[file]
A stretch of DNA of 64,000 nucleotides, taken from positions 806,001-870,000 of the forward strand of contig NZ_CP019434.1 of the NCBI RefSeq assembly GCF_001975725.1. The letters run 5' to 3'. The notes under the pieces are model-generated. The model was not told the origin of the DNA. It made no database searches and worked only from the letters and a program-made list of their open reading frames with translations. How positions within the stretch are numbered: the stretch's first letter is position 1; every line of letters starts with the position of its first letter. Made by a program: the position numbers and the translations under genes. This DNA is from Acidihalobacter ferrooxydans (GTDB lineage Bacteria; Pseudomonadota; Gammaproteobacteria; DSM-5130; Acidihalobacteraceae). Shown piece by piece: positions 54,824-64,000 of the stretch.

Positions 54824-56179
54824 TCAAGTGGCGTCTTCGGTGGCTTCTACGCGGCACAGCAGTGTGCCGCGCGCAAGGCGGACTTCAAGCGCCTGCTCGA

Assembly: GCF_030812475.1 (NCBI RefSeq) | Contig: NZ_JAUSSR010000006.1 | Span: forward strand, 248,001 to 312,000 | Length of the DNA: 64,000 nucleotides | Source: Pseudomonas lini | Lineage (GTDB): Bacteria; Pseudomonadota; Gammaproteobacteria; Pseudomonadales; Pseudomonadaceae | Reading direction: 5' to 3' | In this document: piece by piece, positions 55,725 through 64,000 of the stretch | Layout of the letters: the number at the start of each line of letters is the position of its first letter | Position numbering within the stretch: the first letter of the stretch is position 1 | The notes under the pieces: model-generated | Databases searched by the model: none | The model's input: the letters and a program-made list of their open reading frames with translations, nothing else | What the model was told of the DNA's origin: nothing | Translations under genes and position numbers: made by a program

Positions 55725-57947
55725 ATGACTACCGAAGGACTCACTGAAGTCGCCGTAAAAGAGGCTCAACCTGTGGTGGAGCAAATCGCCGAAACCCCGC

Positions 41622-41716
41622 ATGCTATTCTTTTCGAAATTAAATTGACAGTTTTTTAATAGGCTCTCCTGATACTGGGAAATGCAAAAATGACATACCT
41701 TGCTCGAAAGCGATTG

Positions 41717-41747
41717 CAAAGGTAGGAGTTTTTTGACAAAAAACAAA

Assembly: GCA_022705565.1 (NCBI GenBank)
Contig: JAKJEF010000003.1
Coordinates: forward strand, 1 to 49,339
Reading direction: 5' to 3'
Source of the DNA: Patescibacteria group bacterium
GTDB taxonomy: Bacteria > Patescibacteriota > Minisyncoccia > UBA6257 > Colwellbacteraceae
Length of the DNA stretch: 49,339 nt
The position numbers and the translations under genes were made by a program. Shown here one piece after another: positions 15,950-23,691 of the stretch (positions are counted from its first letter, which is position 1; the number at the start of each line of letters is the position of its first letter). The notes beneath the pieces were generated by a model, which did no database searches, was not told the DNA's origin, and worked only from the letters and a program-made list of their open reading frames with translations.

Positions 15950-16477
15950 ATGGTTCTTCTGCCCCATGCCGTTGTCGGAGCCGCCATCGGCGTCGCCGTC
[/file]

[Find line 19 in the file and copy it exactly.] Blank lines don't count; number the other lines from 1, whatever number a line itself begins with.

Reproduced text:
The position numbers and the translations under genes were made by a program. Shown here one piece after another: positions 15,950-23,691 of the stretch (positions are counted from its first letter, which is position 1; the number at the start of each line of letters is the position of its first letter). The notes beneath the pieces were generated by a model, which did no database searches, was not told the DNA's origin, and worked only from the letters and a program-made list of their open reading frames with translations.